Most important: one has to factor in a domestic election campaign regarding speculation concerning a possible Israeli strike on Iran anytime this year. It is hard to imagine that such a strike would be initiated during an election cycle. Were Netanyahu and Defense Minister Ehud Barak to order a strike during the summer, it would be the equivalent of a mega-"October surprise" and would be an impossible shock to the system, necessitating a suspension of the election for a time. So I think it is fair to draw a simple conclusion: elections in the fall means no Israeli airstrike on Iran for the remainder of 2012.

The standard narrative going into an election cycle is clear: Netanyahu believes that a quick snap election will help solidify his party the Likud. The Israeli center and left are in disarray. All the polls, which are a snapshot of the Israeli electorate's mood as of the moment, suggest that Netanyahu and Likud will do just fine, and will be able to assemble another right-leaning government in time to face either an Obama or (better yet, from Netanyahu's view) Romney White House. The tough decisions of a new budget will be better served by a new coalition agreement. Thus, elections.

Here are the facts: Russians will vote for Russians. Religious Jews will vote for religious parties. That takes care of roughly a third of the Israeli electorate. On domestic and budgetary issues, these two camps are at loggerheads -- in fact the move to early elections has something to do with the incompatibility of these two political camps. Any new coalition will have to choose between one or the other, or else finesse a way to include both. It won't be the Israeli-Palestinian strife or the Iran problem that will matter to these two camps.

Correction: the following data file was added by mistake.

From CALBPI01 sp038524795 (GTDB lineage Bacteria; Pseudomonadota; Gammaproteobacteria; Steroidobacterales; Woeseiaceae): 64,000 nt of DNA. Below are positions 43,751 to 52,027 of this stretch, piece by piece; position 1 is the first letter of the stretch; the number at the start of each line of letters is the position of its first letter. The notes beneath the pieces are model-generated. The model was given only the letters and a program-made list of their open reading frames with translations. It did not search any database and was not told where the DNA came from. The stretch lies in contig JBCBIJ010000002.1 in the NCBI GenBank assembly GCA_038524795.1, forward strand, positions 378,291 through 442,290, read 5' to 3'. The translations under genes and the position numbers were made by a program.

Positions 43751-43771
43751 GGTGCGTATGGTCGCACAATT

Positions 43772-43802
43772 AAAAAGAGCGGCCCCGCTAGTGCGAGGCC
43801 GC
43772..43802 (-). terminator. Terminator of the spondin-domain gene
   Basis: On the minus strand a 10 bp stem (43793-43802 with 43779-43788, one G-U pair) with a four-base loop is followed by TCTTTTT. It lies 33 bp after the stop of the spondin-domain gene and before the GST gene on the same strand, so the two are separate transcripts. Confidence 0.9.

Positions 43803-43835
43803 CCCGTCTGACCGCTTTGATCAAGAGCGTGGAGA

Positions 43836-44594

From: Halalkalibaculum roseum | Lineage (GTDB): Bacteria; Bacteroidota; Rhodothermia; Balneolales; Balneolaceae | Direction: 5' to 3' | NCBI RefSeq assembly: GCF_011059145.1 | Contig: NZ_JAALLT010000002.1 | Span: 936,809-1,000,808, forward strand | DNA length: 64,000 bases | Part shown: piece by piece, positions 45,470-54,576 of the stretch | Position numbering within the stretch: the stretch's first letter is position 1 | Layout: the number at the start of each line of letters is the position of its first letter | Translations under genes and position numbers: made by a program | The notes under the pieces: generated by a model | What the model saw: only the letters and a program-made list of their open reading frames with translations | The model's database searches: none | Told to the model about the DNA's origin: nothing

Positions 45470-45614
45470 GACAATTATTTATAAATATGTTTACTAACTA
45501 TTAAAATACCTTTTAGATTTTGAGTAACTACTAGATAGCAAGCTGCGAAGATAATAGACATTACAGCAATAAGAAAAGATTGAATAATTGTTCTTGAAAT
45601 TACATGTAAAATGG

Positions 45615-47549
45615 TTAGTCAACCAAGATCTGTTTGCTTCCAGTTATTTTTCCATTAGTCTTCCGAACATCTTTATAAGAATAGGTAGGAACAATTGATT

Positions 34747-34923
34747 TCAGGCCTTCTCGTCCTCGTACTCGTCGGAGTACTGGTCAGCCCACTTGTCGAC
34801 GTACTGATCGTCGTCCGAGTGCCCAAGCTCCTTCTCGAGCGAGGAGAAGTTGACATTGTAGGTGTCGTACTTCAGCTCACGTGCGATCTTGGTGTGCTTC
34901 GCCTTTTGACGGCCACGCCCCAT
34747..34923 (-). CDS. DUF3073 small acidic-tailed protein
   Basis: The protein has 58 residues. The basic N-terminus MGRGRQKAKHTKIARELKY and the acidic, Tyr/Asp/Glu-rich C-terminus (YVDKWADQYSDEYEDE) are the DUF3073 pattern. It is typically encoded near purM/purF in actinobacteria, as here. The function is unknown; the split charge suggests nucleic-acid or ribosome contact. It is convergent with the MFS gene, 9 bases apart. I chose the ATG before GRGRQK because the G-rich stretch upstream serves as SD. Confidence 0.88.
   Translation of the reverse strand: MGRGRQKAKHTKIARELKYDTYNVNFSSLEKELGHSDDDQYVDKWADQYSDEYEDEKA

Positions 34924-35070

Two thirds of the Israeli electorate then divides between a roughly steady 40% supporting Likud and its satellite parties, a steady 40% supporting Labor, or other centrist-left factions, and a typically 20% of  undecided voters who might break one way or the other depending on the vagaries of the day. If that undecided middle breaks in the direction of an anti-Netanyahu political figure, there is a chance of unseating Bibi. Still, all this points to a likely third primeministership for Netanyahu. Nevertheless, there are some things we all should be looking for in the coming months which could upset this scenario.

There is good reason to believe that the summer of 2012 will witness another round of social justice protests in Tel Aviv, spreading to other cities. Very little has changed in the structure of the Israeli economy between the summer of 2011 and today, and many of the issues raised by last summer's #j14 protests (income inequality, housing shortages, and a stifling cost of living) are still of vital concern to Israeli citizens. If the social protest movement is able to reignite the base in the summer of 2012, it will serve as a platform for criticism of the current government, and will have a potential wildcard effect on the vote. Last year's protests, begun in mid-July, peaked in late August and early September. The party best positioned to take advantage of this protest sentiment is Labor, whose current leader MK Shelly Yachimovich has made the economy and social justice the centerpiece of Labor's message.

Kadima, the artificial vanity party creation of Ariel Sharon which drew supporters back in 2005 from both Labor and Likud (and in fact won the largest block of votes in the last round of elections, held in 2009) is likely not going to be as much a factor in the 2012 elections. I expect a large wave of public and private defections from Shaul Mofaz's Kadima to Likud and to Labor. The new face in Israeli politics is former television news reader Yair Lapid, who has only stumbled in the months since he announced his turn to politics. I do not expect great things from Lapid.

One positive from all the maneuvering and defections of the last 4 years will be the end of Ehud Barak. His vanity party Independence (Atzma'ut) will simply disappear, and bring to an end (at least for now) the strange career of Barak.

To sum up: the deck is stacked in Netanyahu's favor, but there are some wildcard factors that might unexpectedly produce a change. I'm looking for Labor and Yachimovich to improve, and Mofaz and Kadima to falter. It's always possible some new charismatic figure might emerge in the coming months, but I judge that an unlikely development. I'll keep an eye on this campaign (if it emerges), and report back to all (4) of you.